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Law firms struggle with recruiting and retaining minority lawyers

An astonishing 87 percent of ethnically and racially diverse law firm associates quit within their first five years on the job.

Law firms struggle with recruiting and retaining minority lawyers
CORBIS

Law school? That’s the easy part.

Minorities who graduate from high school and college and who win admission to law school tend to get their JDs and pass the bar. And even in the current tepid economic climate, employers are still pursuing newly minted lawyers of color.

Yet data shows that nationwide, an astonishing 87 percent of ethnically and racially diverse law firm associates quit within their first five years on the job.

The challenges are myriad — particularly here.

Just 13 percent of attorneys in Minnesota come from a population of color — only marginally better than the national average of 11.6 percent. A 7-year-old nonprofit, Twin Cities Diversity in Practice helps its members, 27 local law firms and 12 corporate legal departments, attract and retain a more diverse legal workforce.

It’s a surprisingly tough task, particularly for an urban area that has not traditionally attracted a lot of minority professionals.

“The Twin Cities has done a better job talking about its business climate,” said Executive Director Val Jensen. “It’s pretty white and pretty cold. So why would you want to come here as an African American or a Latina?”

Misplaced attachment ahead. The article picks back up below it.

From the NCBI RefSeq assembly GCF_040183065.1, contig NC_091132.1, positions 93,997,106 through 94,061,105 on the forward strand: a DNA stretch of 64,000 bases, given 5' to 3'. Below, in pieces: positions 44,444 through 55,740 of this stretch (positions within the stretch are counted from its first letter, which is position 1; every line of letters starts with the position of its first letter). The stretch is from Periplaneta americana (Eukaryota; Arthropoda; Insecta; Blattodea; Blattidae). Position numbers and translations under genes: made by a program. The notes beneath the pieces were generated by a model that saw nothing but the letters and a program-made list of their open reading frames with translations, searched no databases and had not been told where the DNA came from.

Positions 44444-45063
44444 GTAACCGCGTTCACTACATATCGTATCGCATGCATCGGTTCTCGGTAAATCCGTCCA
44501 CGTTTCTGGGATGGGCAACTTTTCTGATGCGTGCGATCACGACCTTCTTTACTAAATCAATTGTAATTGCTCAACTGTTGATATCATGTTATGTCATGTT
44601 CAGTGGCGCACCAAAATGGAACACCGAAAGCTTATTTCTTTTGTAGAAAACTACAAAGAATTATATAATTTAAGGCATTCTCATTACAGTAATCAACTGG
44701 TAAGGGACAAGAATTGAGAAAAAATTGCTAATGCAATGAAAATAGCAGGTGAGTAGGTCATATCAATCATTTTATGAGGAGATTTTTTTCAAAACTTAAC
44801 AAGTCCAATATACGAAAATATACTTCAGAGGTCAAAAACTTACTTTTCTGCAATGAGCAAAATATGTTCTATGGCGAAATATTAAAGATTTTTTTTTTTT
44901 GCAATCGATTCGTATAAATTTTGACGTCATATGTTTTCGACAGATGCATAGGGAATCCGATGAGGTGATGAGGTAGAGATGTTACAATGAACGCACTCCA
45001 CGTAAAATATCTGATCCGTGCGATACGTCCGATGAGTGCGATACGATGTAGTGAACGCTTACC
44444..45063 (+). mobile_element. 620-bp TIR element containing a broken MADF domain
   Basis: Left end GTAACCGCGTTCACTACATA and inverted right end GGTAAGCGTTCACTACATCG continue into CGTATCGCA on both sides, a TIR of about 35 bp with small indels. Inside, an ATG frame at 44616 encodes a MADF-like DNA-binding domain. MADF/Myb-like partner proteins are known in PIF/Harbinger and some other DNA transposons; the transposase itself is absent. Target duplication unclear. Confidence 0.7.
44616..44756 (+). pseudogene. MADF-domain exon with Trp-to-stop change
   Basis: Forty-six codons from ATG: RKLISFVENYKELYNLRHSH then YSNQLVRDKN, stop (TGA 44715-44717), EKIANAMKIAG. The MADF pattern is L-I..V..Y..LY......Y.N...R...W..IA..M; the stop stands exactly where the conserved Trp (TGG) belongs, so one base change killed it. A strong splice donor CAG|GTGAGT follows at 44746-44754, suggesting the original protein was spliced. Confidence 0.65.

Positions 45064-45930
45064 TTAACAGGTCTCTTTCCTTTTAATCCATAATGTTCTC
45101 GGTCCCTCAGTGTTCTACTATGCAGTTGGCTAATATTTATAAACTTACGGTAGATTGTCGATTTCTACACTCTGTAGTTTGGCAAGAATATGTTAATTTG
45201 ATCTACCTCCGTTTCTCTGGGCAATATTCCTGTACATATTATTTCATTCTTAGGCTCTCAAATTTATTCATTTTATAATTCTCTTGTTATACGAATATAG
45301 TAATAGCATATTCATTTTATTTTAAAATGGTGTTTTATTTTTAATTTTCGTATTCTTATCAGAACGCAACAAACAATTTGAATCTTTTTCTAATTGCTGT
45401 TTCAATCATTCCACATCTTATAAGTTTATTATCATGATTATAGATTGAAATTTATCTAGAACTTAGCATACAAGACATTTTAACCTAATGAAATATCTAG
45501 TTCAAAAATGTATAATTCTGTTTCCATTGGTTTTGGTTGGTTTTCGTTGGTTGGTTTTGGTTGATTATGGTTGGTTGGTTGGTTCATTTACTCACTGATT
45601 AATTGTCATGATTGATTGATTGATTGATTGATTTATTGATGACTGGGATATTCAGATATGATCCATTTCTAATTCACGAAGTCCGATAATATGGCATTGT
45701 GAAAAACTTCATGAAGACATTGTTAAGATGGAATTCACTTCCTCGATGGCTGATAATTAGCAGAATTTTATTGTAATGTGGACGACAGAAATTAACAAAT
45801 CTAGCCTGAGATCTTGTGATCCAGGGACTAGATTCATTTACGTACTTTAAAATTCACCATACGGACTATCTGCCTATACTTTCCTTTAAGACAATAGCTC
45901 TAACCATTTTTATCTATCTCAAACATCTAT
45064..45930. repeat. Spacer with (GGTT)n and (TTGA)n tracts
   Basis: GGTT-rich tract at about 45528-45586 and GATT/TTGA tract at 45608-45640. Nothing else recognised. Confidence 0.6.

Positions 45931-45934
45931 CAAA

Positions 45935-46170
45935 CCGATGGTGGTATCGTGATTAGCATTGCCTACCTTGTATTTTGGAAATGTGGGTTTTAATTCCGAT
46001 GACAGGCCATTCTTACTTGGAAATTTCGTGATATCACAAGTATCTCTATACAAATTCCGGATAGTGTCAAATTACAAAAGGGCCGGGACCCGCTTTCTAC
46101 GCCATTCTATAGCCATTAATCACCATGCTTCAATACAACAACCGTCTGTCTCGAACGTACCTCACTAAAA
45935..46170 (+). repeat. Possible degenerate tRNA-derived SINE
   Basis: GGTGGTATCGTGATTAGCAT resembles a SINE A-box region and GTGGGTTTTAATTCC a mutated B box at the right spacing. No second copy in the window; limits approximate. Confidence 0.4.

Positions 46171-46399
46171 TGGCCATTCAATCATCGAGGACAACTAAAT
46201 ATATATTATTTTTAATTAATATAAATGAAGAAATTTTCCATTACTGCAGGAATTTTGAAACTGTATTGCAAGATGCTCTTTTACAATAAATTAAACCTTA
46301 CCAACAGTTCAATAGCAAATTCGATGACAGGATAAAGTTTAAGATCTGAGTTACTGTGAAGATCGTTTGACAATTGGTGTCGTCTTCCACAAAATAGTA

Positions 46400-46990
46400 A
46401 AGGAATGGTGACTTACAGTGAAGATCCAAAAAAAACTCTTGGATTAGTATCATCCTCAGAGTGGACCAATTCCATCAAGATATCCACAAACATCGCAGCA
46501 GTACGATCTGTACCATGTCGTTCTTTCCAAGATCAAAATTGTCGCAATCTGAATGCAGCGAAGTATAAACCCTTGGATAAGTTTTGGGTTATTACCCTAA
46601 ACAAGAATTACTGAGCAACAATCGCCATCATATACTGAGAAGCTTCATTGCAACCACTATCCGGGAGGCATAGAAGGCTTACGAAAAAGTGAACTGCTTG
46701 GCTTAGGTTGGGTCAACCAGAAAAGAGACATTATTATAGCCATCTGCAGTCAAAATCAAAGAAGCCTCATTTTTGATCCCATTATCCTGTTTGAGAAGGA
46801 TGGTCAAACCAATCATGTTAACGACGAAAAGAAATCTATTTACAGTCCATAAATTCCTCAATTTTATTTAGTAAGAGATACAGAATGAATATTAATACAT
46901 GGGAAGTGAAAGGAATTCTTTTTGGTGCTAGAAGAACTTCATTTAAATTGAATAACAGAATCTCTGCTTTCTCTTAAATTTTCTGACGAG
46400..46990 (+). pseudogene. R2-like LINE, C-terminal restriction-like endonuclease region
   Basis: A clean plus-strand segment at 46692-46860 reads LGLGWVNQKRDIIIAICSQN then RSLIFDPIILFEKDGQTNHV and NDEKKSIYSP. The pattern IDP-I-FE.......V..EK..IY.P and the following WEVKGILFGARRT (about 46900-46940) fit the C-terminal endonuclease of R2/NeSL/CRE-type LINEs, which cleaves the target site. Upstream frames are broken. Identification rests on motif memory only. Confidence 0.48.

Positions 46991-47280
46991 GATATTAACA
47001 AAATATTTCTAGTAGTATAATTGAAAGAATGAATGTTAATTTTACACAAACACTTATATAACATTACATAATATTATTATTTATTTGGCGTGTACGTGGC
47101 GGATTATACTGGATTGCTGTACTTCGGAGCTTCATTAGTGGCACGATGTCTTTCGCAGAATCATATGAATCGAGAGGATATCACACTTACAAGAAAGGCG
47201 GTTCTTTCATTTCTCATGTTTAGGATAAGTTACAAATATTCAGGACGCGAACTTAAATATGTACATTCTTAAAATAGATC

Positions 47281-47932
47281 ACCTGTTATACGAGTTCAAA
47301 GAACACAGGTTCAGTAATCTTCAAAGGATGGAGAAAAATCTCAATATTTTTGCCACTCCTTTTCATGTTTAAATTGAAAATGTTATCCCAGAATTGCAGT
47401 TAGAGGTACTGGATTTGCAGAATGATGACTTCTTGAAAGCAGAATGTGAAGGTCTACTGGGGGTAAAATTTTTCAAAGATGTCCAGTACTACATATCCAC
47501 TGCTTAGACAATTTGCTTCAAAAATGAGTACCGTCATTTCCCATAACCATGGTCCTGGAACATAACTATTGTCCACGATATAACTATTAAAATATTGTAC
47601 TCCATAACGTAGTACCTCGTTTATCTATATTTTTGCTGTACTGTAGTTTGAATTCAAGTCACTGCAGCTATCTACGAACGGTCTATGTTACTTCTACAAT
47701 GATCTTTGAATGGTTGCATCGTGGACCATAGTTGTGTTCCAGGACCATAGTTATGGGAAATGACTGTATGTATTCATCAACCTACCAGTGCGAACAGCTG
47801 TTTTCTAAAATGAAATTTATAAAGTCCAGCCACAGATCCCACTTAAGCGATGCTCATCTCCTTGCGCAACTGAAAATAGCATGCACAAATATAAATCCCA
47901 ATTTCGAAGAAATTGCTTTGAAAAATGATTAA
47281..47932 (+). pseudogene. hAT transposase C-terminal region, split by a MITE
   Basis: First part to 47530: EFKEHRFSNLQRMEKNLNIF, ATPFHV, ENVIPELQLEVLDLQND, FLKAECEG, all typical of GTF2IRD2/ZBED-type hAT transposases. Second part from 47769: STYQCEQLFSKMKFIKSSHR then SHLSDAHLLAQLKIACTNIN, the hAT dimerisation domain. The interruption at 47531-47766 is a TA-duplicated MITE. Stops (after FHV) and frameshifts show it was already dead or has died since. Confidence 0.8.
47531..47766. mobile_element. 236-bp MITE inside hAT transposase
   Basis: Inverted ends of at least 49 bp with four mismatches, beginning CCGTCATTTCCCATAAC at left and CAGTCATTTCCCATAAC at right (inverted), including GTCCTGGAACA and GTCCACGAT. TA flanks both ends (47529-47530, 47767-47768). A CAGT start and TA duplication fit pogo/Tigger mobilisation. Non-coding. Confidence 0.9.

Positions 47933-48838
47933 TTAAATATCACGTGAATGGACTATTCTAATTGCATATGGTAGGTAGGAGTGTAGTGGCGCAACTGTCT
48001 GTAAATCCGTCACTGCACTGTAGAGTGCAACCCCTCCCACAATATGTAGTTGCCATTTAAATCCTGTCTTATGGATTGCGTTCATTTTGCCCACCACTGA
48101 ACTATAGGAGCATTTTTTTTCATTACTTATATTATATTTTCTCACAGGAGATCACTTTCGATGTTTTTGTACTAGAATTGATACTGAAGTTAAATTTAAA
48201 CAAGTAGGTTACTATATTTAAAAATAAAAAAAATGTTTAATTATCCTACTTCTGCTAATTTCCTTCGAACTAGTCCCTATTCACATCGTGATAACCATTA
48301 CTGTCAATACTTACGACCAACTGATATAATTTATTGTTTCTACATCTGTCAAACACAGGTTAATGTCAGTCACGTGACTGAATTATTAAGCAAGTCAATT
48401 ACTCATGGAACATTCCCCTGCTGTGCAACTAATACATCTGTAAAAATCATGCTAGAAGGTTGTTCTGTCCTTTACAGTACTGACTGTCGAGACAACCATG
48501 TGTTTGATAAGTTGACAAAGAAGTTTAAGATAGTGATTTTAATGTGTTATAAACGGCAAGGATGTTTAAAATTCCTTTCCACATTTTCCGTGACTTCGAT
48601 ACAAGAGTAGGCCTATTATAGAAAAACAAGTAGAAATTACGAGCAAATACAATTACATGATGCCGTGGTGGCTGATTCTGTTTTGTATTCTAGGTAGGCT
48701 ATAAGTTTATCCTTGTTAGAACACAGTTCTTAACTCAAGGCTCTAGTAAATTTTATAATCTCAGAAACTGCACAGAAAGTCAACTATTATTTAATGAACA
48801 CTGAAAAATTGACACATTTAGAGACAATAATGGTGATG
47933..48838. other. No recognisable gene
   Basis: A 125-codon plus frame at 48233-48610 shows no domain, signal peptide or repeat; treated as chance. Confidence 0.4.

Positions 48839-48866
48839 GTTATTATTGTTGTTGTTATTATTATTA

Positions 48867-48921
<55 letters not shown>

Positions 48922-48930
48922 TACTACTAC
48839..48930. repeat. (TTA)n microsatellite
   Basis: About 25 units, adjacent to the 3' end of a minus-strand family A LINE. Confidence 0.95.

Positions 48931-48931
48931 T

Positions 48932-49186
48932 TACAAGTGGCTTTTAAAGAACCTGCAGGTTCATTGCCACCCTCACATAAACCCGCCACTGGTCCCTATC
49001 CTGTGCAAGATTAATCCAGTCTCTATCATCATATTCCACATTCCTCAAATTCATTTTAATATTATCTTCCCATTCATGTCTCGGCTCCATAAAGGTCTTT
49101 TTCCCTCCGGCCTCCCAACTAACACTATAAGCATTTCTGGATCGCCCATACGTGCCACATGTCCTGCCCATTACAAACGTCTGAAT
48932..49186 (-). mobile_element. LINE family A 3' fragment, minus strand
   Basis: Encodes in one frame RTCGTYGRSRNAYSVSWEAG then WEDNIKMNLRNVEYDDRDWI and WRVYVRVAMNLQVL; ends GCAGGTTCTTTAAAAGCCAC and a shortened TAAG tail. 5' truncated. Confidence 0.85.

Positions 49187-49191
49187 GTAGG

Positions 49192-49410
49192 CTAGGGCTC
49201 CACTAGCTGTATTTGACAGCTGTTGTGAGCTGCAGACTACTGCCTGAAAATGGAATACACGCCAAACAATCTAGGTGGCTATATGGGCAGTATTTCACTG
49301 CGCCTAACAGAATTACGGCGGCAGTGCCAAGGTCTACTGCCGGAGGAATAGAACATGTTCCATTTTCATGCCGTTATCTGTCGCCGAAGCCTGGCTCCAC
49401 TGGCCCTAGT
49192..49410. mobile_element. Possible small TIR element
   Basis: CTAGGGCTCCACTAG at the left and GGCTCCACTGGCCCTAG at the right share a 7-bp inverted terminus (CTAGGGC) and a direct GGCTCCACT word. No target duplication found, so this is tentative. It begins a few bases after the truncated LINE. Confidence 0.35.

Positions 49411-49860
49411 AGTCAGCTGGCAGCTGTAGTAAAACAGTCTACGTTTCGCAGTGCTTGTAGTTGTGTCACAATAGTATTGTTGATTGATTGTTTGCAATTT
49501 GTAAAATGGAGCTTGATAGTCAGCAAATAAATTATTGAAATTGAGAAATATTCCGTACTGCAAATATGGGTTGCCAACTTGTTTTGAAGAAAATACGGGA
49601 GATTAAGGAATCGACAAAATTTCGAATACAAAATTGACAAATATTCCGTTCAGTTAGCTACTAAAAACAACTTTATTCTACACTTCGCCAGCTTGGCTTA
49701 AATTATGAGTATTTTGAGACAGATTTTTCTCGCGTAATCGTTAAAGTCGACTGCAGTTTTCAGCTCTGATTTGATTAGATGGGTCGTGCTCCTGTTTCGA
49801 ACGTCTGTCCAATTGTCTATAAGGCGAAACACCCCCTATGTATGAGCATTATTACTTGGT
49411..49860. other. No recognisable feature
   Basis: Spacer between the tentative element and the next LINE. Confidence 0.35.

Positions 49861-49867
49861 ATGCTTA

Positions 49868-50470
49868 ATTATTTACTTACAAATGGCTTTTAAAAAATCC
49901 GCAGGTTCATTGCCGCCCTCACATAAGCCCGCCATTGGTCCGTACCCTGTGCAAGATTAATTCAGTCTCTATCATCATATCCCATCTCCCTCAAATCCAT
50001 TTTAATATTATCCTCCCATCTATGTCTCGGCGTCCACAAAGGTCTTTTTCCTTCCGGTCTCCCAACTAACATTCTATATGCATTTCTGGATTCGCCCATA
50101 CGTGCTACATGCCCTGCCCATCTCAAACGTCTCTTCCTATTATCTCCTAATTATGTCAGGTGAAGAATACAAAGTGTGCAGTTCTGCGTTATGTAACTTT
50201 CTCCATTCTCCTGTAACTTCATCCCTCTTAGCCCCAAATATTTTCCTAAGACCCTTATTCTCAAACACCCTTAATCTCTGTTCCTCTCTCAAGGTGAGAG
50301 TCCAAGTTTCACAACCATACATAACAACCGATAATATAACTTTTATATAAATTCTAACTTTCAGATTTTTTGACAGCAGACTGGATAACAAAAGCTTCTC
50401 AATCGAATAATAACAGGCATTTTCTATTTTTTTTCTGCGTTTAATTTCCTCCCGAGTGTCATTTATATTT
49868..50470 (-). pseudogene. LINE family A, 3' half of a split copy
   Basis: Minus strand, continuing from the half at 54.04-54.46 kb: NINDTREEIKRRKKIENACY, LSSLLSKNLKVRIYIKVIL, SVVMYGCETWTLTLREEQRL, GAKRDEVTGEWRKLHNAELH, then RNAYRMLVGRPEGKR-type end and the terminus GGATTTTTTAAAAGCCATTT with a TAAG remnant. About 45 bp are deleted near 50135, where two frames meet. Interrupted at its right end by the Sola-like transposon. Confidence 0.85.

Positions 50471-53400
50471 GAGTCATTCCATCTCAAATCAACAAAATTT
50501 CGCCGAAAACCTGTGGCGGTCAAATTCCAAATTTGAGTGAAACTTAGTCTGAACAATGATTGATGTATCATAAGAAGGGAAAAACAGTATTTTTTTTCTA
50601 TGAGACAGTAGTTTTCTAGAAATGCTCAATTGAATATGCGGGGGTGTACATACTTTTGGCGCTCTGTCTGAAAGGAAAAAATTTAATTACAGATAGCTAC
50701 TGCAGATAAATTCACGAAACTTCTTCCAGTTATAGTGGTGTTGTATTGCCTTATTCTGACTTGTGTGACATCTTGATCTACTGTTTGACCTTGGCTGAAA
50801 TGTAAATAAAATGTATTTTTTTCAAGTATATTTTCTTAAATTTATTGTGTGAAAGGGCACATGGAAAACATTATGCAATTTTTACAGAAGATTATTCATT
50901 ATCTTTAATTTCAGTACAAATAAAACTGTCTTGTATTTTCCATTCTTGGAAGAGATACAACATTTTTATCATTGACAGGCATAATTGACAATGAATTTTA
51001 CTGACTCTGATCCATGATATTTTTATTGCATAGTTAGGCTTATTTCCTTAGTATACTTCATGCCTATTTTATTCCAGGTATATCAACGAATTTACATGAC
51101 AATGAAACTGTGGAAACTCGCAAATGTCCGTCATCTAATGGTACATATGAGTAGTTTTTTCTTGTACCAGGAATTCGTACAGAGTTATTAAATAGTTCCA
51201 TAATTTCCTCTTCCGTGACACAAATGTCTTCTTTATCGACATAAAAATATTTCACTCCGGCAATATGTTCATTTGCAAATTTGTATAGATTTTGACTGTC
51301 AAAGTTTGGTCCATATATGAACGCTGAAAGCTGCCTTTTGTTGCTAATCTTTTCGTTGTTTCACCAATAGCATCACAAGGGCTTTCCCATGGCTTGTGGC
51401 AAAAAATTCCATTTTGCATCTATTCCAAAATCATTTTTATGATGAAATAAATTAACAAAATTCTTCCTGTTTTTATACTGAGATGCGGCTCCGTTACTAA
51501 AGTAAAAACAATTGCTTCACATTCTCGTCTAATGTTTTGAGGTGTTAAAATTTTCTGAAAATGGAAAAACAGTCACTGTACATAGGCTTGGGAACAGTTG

Val Jensen
Val Jensen

And once you’ve moved here, often from a community that gets more of its minorities to law school, what’s going to help with the culture shock that comes with grueling schedules, outdated workplace values and a dwindling number of big-buck partnerships as the reward for acculturating?

It’s Jensen’s job to pay attention to every segment of the pipeline, from getting more candidates into law schools, making sure they understand the realities of the profession and ensuring that their employers create room for advancement and life-work balance.

A recent Minnesota State Bar Association study [PDF] found a small uptick in the annual attrition rate among minority lawyers, from 7 percent in 2005 to 11 percent last year.

The same study also found a dip in the recruiting of minorities by law firms, which have been notoriously hard hit by the recession, but an increased focus on the part of corporate legal departments and other entities that employ attorneys.

Perceptions of racial bias
Interestingly, the bar survey found that while overall perceptions of racial bias in the profession have risen in the last five years, they are down among minorities. In 2005, two-thirds of minority attorneys said they had experienced bias in their dealings with other lawyers, vs. 56 percent last year.

The percentage reporting discrimination in workplaces dropped from 77 to 75 during the same period, while perceived bias in courtrooms fell from 61 to 59 percent. Law schools are perceived as the most welcoming environments, with experiences with bias reported by 52 percent.

The overall rise in perceived racial discrimination can be attributed to greater awareness on the part of non-minorities. Some of those in supervisory positions surveyed by the bar said they would be interested in training on unconscious bias.

Still, the state bar found that a disproportionate number of lawyers quit jobs here each year while employers continue to complain that the career-preparation pipeline is not producing enough candidates.